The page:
The portrayal of protagonists is also a function of the background, mindset and outlook of the advertising planners and creators. In advertising, as with popular cinema, there is an issue of stereotyping. Punjabis are portrayed as jovial and boisterous. People from the four (different in every way) southern states are ‘clubbed’ and given a ‘South Indian’ look (whatever that means) complete with (ironically) vibhuti on the man’s forehead. They are shown wearing a veshti and made to ham their way in terms of accent – either in Hindi or English. In a way, they are still stuck in Padoson mode with that ghastly, condescending portrayal.
There are also other factors at play – for e.g. the creative director, art director or stylist may come from a section of the society which has no interaction with or insight into the lives of people for whom the product or service is meant. During my advertising days, I have come across several creative and production folks whose world only revolves around the affluent people of South Mumbai. They’d fit right in to the upper crust of the West and would probably not be able to relate to the life and tribulations of an average middle-class household in India. In such a situation, ‘this is how they must be’ attitude takes over and the consumer is made into a caricature.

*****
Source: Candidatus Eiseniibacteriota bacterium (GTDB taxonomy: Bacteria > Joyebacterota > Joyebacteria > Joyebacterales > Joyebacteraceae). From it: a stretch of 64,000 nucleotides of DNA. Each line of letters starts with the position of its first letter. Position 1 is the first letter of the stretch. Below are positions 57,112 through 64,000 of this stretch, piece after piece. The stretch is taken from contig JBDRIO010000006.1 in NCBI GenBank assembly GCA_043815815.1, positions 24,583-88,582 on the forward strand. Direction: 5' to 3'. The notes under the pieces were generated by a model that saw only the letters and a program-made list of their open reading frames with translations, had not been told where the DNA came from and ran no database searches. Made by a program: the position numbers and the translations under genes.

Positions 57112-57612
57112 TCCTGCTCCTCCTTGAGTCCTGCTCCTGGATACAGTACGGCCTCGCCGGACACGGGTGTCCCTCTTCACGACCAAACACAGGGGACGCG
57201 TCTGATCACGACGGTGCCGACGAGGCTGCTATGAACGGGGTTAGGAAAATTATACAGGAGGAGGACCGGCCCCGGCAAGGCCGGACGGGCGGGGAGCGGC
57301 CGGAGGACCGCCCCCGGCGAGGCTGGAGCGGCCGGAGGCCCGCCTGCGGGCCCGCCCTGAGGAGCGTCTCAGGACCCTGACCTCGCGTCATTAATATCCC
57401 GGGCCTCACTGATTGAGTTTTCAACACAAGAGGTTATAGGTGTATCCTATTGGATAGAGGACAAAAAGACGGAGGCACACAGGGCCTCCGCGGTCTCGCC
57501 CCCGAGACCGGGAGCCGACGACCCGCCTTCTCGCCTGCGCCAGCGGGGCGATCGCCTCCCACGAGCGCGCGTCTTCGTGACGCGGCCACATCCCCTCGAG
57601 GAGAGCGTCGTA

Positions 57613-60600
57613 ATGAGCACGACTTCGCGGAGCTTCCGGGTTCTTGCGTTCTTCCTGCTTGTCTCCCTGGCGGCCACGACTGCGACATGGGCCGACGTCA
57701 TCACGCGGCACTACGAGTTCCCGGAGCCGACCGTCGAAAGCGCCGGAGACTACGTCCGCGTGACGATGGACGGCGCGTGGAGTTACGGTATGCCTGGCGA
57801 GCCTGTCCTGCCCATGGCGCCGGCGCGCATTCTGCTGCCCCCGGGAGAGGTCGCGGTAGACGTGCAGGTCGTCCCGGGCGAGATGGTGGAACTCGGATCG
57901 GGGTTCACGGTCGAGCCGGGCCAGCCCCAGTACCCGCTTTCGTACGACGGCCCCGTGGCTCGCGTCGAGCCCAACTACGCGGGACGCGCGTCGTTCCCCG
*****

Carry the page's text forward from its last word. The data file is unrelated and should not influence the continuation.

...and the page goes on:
In the case of the missing bindi ads, especially from the premium jewellery brands, I doubt whether that look appeals to or resonates with a majority of their potential customers. Even with Tanishq’s Diwali ad last year, I wrote:
The visual cues (pastel shades, conspicuously absent bindi on women, ethnic fusion kind of attire), the language (English) and the messaging (preaching a certain way of celebrating the festival with emphasis on no fire crackers and ‘lots of feasting and dressing up’ is likely to appeal to that affluent, upmarket audience.Source
The portrayal of protagonists is a choice and a prerogative of brands. In a vast, plural country like India it is impossible to reflect the nuances of each region in advertising. Overall I think the industry has two approaches: (a) stereotyping – assuming ‘they will be like this’ and (b) assuming all of India identifies with or aspires to have the lifestyle of the affluent or English-speaking upper-middle class folks from metro India. The jewellery ads portrayal certainly give vibes of the latter kind.